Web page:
The data that support the findings of this study are available from the corresponding author upon reasonable request.
Barry, J. et al. Optical magnetic detection of single-neuron action potentials using quantum defects in diamond. PNAS 113(49), 14133–14138 (2016).
Clevenson, H. et al. Robust high-dynamic-range vector magnetometry with nitrogen-vacancy centers in diamond. Appl. Phys. Lett. 112, 252406 (2018).
Schloss, J., Barry, J., Turner, M. & Walsworth, R. Simultaneous broadband vector magnetometry using solid-state spins. Phys. Rev. Appl. 10, 034044 (2018).
Stürner, F. et al. Compact integrated magnetometer based on nitrogen-vacancy centres in diamond. Diam. Relat. Mater. 93, 59–65 (2019).
Patel, R. et al. Subnanotesla magnetometry with a fiber-coupled diamond sensor. Phys. Rev. Appl. 14, 044058 (2020).
Barry, J. et al. Sensitivity optimization for NV-diamond magnetometry. Rev. Mod. Phys. 92, 015004 (2020).
Turner, M. et al. Magnetic field fingerprinting of integrated-circuit activity with a quantum diamond microscope. Phys. Rev. Appl. 14, 014097 (2020).
Zhang, S., Lin, H., Dong, Y., Du, B., Gao, X., Yu, C., Feng, Z., Chen, Guo, G. & Sun, F. A high-sensitivity fiber-coupled diamond magnetometer with surface coating. arXiv:2102.12233 (2021).
Chatzidrosos, G. et al. Fiberized diamond-based vector magnetometers. Front. Photon. 2, 732748 (2021).
Zhang, C. et al. Diamond magnetometry and gradiometry towards subpicotesla dc field measurement. Phys. Rev. Appl. 15, 064075 (2021).
Zhang, X. et al. Battery characterization via eddy-current imaging with nitrogen-vacancy centers in diamond. Appl. Sci. 11(7), 3069 (2021).
Webb, J. et al. Detection of biological signals from a live mammalian muscle using an early stage diamond quantum sensor. Sci. Rep. 11, 2412 (2021).
Stürner, F. et al. Integrated and portable magnetometer based on nitrogen-vacancy ensembles in diamond. Adv. Quantum Technol. 4, 2000111 (2021).
Lin, S., Weng, C., Yang, Y., Zhao, J., Guo, Y., Zhang, J., Lou, L., Zhu, W. & Wang, G. Temperature dependent coherence properties of NV ensemble in diamond up to 600K. arXiv:2102.12790 (2021).
Nusran, N. M., Momeen, M. U. & Dutt, M. V. High-dynamic-range magnetometry with a single electronic spin in diamond. Nat. Nanotechnol. 7(2), 109–113 (2012).
Clevenson, H. et al. Broadband magnetometry and temperature sensing with a light-trapping diamond waveguide. Nat. Phys. 11, 393–397 (2015).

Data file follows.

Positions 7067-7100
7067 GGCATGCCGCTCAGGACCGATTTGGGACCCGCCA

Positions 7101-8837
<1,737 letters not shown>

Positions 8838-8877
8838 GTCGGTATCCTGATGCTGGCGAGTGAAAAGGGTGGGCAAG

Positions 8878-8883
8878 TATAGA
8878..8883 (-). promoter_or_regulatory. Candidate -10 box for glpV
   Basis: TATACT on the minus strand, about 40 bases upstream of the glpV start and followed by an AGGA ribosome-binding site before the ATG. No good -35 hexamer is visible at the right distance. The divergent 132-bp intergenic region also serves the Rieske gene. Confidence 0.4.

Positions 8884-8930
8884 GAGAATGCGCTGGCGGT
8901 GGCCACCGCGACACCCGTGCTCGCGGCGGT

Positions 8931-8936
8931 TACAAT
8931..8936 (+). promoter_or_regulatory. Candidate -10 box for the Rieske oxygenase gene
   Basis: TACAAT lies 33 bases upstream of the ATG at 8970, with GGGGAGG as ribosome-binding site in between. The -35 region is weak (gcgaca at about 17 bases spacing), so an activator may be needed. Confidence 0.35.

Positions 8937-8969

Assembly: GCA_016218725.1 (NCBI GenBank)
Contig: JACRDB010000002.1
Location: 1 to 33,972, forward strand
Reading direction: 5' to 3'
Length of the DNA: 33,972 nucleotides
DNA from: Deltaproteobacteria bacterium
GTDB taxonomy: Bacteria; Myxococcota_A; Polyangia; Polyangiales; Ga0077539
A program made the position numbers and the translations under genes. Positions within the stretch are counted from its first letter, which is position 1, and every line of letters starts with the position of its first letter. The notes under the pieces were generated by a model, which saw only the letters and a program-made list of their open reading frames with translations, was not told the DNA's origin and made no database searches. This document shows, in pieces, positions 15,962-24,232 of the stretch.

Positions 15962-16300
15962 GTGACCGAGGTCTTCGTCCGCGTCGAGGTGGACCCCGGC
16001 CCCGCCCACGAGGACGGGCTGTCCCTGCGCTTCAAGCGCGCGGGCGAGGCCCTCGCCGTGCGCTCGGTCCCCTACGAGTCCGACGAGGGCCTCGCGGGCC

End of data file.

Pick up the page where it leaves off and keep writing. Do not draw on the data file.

Kim, D. et al. CMOS-integrated diamond nitrogen-vacancy quantum sensor. Nat. Electron. 2, 284–289 (2019).
Fescenko, I. et al. Diamond magnetometer enhanced by ferrite flux concentrators. Phys. Rev. Res. 2, 023394 (2020).
Ibrahim, M., Foy, C., Englund, D.& Han, R. High-scalability CMOS quantum magnetometer with spin-state excitation and detection of diamond color centers. IEEE J. Solid-State Circuits 56(3), 1001–1014 (2021).
Shim, J., Lee, S., Ghimire, S., Hwang, J., Lee, K., Kim, K., Turner, M., Hart, C., Walsworth, R. & Oh, S. Multiplexed sensing of magnetic field and temperature in real time using a nitrogen vacancy spin ensemble in diamond. arXiv:2104.12211 (2021).
Hatano, Y. et al. Simultaneous thermometry and magnetometry using a fiber-coupled quantum diamond sensor. Appl. Phys. Lett. 118(3), 034001 (2021).
Acosta, V. et al. Broadband magnetometry by infrared-absorption detection of nitrogen-vacancy ensembles in diamond. Appl. Phys. Lett. 97, 174104 (2010).
Shin, C. et al. Room-temperature operation of a radiofrequency diamond magnetometer near the shot-noise limit. J. Appl. Phys. 112, 124519 (2012).
Blakley, S., Fedotov, I., Becker, J. & Zheltikov, A. Quantum stereomagnetometry with a dual-core photonic-crystal fiber. Appl. Phys. Lett. 113, 011112 (2018).
Masuyama, Y. et al. Gradiometer using separated diamond quantum magnetometers. Sensors 21, 977 (2021).
This work was supported by the MEXT Q-LEAP (JPMXS0118067395). The authors are thankful to Mr. Y. Nishio for creating 3D EV images in Fig. 1.
The authors declare no competing interests.
Springer Nature remains neutral with regard to jurisdictional claims in published maps and institutional affiliations.
About this article
Cite this article
Hatano, Y., Shin, J., Tanigawa, J. et al. High-precision robust monitoring of charge/discharge current over a wide dynamic range for electric vehicle batteries using diamond quantum sensors. Sci Rep 12, 13991 (2022). https://doi.org/10.1038/s41598-022-18106-x